But it s not merely the ugliness that is depicted so well ... it is the beauty of a slave mother's love for her son, for that son's love for his grandmother, the love between husband and wife, the joy expressed at a "wedding" between two slaves who clearly adore each other (Colman Domingo and Gabrielle Union), the care with which the tortured, whipped son (Parker) is administered by his family and clan. Parker captures it all. The rage, the love, the courage, the indignity, the bravery, the sense of community, the wasted human potential and talent. 


What does a sentient being with progressive views do with this information about Parker? What did we do when we learned of Roman Polanski's rape of a thirteen year old in the 1970s? (“It was a different time,” some say with sage nod.) Or the allegations surrounding Woody Allen's molestation of his adopted daughter Dylan? For many admirers (myself amongst them), we did nothing. Or  - in a different artistic field – how did we process the information of Pablo Picasso's brutal physical treatment of the women in his life? Or Miles Davis?

Largely, we continued to watch (and praise) their films, admire their art and music. Perhaps we did so with a troubled consciousness. Does it matter if they are long dead like Picasso or Davis? If I go to a Picasso exhibit or listen to a Miles Davis CD - do they profit from this? Or only in terms of the respect they still retain in the artistic community? If I attend a Woody Allen movie, he certainly does profit in a manner that Picasso does not.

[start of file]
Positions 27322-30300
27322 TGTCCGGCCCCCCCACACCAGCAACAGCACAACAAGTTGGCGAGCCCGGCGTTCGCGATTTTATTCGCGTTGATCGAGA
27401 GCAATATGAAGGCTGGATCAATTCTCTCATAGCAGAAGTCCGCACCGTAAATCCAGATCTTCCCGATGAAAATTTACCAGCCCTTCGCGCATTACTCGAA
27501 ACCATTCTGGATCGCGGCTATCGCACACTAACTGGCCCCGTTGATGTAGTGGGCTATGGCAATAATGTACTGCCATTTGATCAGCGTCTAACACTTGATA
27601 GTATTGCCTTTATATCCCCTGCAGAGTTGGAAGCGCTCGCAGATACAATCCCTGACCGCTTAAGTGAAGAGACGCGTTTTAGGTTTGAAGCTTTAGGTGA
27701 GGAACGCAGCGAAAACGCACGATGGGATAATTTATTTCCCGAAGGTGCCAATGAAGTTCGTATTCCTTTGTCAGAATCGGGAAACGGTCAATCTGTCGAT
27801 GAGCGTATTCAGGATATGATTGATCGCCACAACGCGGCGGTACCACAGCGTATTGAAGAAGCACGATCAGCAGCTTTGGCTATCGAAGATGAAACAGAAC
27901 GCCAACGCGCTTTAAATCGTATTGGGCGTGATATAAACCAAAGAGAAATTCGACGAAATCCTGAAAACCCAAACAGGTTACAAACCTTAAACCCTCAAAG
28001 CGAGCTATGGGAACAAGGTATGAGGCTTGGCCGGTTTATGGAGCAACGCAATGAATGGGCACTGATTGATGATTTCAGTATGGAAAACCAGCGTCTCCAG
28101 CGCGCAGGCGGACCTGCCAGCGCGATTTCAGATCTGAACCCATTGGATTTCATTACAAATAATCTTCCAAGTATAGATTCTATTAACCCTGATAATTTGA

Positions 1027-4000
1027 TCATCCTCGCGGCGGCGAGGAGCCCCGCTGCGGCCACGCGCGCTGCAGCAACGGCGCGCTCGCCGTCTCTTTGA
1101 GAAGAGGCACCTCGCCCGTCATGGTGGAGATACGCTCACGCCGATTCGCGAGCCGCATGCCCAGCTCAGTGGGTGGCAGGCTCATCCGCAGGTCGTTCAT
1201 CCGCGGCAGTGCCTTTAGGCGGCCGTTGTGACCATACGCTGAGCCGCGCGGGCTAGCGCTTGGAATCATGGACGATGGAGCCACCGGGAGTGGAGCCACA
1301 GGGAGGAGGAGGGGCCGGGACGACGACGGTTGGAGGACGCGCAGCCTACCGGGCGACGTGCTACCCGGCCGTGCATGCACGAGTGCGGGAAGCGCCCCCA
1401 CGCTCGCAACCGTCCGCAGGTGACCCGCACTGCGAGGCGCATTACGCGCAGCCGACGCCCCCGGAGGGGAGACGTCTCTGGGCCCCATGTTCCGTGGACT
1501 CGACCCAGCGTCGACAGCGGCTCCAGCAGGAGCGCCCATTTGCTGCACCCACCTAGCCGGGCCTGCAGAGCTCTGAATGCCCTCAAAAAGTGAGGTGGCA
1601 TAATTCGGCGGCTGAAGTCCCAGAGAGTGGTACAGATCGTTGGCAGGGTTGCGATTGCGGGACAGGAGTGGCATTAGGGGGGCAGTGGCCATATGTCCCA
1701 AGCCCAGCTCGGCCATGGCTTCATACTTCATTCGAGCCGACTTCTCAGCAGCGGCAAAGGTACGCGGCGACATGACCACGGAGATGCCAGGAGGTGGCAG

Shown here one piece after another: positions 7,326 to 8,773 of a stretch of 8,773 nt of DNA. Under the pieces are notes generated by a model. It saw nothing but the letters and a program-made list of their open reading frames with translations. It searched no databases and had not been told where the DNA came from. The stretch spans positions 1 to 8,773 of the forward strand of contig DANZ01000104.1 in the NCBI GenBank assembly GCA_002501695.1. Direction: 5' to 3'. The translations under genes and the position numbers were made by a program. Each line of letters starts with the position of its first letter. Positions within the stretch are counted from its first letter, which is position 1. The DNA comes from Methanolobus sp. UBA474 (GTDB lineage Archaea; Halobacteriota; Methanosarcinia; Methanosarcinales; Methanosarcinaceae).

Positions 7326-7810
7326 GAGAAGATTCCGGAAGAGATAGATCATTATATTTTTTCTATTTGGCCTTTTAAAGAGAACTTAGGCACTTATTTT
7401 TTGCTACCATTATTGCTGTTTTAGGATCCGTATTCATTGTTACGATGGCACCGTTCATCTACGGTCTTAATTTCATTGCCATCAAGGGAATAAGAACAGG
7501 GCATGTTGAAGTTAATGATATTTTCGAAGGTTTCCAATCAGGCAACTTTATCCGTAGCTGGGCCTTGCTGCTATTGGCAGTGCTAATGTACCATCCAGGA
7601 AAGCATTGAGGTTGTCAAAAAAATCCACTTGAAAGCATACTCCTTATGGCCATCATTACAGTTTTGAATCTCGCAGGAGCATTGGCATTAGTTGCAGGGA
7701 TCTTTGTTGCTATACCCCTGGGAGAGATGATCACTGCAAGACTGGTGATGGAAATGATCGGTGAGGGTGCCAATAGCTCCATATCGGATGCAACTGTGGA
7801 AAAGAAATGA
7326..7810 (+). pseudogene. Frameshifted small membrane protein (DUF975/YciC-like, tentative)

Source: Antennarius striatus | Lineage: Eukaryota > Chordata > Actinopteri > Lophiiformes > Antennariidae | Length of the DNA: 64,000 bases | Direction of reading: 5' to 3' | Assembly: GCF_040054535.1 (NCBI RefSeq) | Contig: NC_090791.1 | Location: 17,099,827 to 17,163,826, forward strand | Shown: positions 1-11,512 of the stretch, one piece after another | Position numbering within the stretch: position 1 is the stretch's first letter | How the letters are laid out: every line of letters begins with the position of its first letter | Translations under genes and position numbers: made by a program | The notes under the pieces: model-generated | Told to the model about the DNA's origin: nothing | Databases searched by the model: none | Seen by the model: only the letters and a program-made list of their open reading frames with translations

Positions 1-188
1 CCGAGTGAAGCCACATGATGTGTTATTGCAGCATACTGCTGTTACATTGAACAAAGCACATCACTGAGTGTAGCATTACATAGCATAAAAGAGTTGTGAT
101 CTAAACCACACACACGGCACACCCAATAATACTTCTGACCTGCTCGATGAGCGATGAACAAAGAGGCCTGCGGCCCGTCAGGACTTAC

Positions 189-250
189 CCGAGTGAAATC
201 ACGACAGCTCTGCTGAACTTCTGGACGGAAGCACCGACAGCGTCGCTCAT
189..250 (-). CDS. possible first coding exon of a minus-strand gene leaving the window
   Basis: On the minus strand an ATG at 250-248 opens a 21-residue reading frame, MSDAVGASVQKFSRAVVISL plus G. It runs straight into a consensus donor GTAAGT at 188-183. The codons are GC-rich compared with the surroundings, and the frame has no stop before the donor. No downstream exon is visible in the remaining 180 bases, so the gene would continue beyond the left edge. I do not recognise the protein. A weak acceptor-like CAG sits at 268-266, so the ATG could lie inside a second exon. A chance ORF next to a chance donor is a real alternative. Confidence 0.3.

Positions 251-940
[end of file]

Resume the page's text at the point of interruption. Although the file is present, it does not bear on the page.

Roxane Gay, a prominent black feminist whom I respect a great deal, wrote a convincing opinion piece called "Nate Parker and the Limits of Empathy" in the NYT to the effect that she cannot separate the artist from the art and won't be seeing the film.  Nor can I at times if I am honest. Parker, unfortunately, will be imbedded in my consciousness as the talented director/likely rapist. I was conflicted about how to proceed and how much to support the film.

It gets messier: the alleged assailants are both black, the victim white. Some Penn students claimed that “Jennifer” (a name given to her to mask her identity) was ashamed that she had had sex with a black man and made up the rape accusations. If she did, she paid a very heavy price for that lie.